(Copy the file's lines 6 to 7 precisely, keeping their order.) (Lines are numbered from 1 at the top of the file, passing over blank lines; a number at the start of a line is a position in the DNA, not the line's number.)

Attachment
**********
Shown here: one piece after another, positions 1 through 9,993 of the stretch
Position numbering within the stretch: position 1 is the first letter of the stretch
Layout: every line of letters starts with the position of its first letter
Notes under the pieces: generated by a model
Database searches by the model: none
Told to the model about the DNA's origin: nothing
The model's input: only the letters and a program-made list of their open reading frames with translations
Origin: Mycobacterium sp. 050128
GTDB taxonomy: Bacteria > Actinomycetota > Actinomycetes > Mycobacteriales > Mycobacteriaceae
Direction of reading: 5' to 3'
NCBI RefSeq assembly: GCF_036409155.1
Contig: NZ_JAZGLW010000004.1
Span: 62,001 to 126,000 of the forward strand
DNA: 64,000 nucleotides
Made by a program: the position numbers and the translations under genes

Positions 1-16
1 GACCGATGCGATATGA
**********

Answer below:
Told to the model about the DNA's origin: nothing
The model's input: only the letters and a program-made list of their open reading frames with translations